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Will they go or stay? South African President Cyril Ramaphosa this week said he would pull his country out of the International Criminal Court. Then he said that he would not. South Africa has had a fractious relationship with the Hague-based war crimes court, and the issue will come to a head in August with a possible visit by Russian President Vladimir Putin, who is wanted by the ICC over suspected war crimes.
Ramaphosa said on Tuesday that the ruling African National Congress The (ANC) would aim to revoke South Africa’s membership of the ICC, which hears cases of war crimes, genocide and crimes against humanity.
But on Wednesday, Ramaphosa’s office said it had made a mistake, citing a communication error from the ANC.
The ANC had earlier told reporters that the issue of South Africa’s withdrawal from the ICC was raised at the weekend meeting of its National Executive Council.
Questioned by a journalist, Ramaphosa said that the ANC had decided that it was “prudent that South Africa should opt out of this.” ICC,
But the president said he “rUnfortunately, the President accidentally confirmed a similar position,
President Ramaphosa’s spokesman Vincent Magwenya just released a statement that both the President and the ANC SG made a mistake in withdrawing from the ICC. pic.twitter.com/SRPICslqxd
— Aldrin Sampear (@AldrinSampear) April 25, 2023
South Africa will remain in the ICC
South Africa will remain in the ICC, the president said, in line with a Resolution by the National Conference of the ANC in December To abandon a previous decision to withdraw.
South Africa had started the process of Leaving ICC in 2016Following a controversy a year earlier over whether or not to arrest Omar al-Bashir, the then President of Sudan, who was in South Africa for an African Union summit.
Bashir was the subject of an ICC arrest warrant for alleged war crimes and, as a signatory to the ICC, South Africa was bound to comply with the warrant.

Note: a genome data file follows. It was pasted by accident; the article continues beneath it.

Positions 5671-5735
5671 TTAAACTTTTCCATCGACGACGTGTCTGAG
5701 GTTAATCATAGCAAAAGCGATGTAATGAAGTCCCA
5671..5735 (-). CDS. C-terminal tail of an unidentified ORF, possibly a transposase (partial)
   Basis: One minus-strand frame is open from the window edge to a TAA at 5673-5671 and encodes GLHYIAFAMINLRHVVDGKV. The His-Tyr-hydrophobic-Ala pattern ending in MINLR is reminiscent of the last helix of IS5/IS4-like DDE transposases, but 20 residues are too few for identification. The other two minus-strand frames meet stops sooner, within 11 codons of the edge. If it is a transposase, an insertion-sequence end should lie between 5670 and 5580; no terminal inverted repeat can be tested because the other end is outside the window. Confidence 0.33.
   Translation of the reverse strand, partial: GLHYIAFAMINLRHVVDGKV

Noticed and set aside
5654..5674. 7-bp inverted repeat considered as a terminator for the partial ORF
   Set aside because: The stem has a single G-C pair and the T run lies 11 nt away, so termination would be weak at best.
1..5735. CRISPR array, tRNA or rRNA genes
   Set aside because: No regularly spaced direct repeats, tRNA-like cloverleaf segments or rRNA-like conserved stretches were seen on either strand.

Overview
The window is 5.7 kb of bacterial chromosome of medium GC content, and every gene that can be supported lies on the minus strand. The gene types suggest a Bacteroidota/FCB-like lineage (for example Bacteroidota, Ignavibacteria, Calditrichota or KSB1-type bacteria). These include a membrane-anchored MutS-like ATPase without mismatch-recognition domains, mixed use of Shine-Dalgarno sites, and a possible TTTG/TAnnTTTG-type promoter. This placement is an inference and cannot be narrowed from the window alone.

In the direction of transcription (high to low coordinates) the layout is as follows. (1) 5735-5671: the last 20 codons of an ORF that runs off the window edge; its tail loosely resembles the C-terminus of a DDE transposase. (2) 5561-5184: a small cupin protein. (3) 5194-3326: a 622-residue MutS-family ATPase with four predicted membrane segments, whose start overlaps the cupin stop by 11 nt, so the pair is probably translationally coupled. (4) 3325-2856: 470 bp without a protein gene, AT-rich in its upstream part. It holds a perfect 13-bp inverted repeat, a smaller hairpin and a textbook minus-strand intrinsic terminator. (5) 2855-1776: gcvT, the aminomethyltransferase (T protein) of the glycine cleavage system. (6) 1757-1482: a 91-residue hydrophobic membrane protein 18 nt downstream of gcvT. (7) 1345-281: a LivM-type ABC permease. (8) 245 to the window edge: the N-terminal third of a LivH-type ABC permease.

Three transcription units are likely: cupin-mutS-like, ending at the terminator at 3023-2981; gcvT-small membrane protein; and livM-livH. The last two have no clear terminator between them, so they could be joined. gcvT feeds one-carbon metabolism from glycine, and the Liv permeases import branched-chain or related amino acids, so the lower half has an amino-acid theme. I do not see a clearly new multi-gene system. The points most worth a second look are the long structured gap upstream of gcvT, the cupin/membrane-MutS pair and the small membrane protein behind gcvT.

But it refused. It did not arrest Bashir and it began the process of leaving the ICC, which it accused of having double standards.
The ANC decided in December to abandon withdrawal – which was ruled unconstitutional by a domestic court – and instead try Change the organization from within.
The Presidency said on Wednesday that South Africa would work towards establishing an African Continental Criminal Court that would complement the ICC as a court of last resort.
Will South Africa Arrest Putin?
Meanwhile, Putin, invited to a summit in South Africa of the BRICS group of emerging economies (Brazil, Russia, India, China and South Africa) in August, is the subject of An ICC warrant issued in Marchis, who is accused of Forced deportation of children from the Russian occupation zone in Ukraine – a war crime.
Russia denies any crimes, and says the ICC has no jurisdiction because Russia is not a member.
Asked whether South Africa would arrest Putin when he arrived at the summit, Ramaphosa said the matter was under consideration.
ANC Secretary-General Fikile Mbalula had previously announced that Putin could come to the country “at any time”.
The Kremlin has said Putin will decide later whether to attend the summit. He has not traveled outside Russia since the warrant was issued.
Russian relations with South Africa
South Africa and Russia have close ties dating back decades when Russia supported the ANC’s fight against apartheid.
South Africa has other countries did not follow Condemned Russia’s invasion of Ukraine, saying it wanted to remain neutral and preferred negotiations to end the war.
ramaphosa He said he had spoken to Putin several times and that his message was clear that “need to talk”.